Download Ebook ♼ The Jews of Bialystok During World War II and the Holocaust ♭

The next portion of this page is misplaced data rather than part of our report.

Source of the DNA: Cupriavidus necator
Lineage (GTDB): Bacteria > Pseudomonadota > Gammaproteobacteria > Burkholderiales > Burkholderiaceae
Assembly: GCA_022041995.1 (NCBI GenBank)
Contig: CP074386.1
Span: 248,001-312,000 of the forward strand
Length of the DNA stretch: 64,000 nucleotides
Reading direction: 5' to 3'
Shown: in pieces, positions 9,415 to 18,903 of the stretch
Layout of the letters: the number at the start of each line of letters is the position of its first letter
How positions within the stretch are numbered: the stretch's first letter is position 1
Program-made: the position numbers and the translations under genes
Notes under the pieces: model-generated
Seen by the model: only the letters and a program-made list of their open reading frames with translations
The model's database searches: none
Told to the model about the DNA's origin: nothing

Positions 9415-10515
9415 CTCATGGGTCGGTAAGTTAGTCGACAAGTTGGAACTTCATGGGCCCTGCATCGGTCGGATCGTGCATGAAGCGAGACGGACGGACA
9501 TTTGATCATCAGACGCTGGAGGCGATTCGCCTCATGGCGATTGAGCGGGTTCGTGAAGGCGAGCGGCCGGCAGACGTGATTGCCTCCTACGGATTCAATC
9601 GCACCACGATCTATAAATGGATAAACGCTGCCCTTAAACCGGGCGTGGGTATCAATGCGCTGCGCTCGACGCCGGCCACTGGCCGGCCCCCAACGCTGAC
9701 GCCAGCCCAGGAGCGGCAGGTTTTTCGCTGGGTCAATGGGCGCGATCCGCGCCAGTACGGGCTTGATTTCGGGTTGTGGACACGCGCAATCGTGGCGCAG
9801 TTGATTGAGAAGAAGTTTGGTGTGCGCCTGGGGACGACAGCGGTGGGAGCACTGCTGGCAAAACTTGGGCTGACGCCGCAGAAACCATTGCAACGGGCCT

Download Ebook ♅ The Jews of Bialystok During World War II and the Holocaust ⚇ This History Of Jewish Bialystok During World War II Provides An In Depth Analysis Of One Of The Largest Jewish Communities To Pass From Soviet To German Occupation, And It Enhances Our Understanding Of The Response Of Polish Jewry To The Holocaust The Bialystok Community S Fate Is Representative Of Many Other Jewish Communities In Poland And Lithuania, But Unlike Other Communities, Bialystok Jews Left An Unusually Large Documentary Record Exhaustive Research In Archival Sources Including First Person Testimonies And Memoirs Enables Bender To Create A Multifaceted Account Of The Motivations Of Jewish Communal Leaders As Well The Attitudes And Behavior Of Ordinary Men And Women As They Grappled With An Inhumane Occupation And Severe Adversity Bender S Conclusion, In Which She Compares The History Of The Bialystok Community And Ghetto To Several Other Major Communities, Including Warsaw And Vilna, Makes The Volume An Even Richer Contribution To The Study Of Polish Jewry During The Holocaust I must say that this book begins quite slowly for me, the first 100 pages or so dragged, with a lot of numbers and such trivia about life prior to the German occupation I wondered whether to finish it Things picked up considerably after June 1941, however, and I m glad I got the opportunity to learn about this undeservedly obscure ghetto and its two leaders, Mordechai Tenenbaum and Ephraim Barash.Bialystok was an unusual Nazi ghetto in a lot of ways It lasted longer than most of the others, and had much better living conditions it was organized, industrious, and even prosperous Unlike other ghettos, it never experienced starvation or abject poverty Barash was a uniquely popular and effective Judenrat leader As for Tenenbaum, well, that guy was just a hero The final days of the ghetto, and their doomed struggle, are the stuff of which epics are made I also really liked the ending where the author compared Bialystok with other Nazi ghettos such as Warsaw, Vilna, etc., and discusses the differences and the reasons for their successes and failures.This is, I think, the only book length study of the Bialystok Ghetto, and I am very impressed by it It s a valuable contribution to Holocaust scholarship. This book describes a Holocaust ghetto where the citizens produced clothing and other items for the Third Reich The head of the ghetto made the people think they would survive by being useful to the German s but it was a fallacy and the ghetto was liquidated in August 1943 Tragic story well written and well researched A must read for anyone interested in the Holocaust especially within Poland The ghetto is the Bialystok ghetto and its inhabitants are Jews who are trying to remain alive The ghetto is also full of young people who belonged to different Jewish groups who formed an underground There sole desire was to live Jewish lives in Palestine They either wanted to stage an uprising or go into the Partisans who had groups miles from the ghetto The problem was the head of the ghetto the Judenrad whose name was Barash, had the people believe they could survive by just working, he was wrong.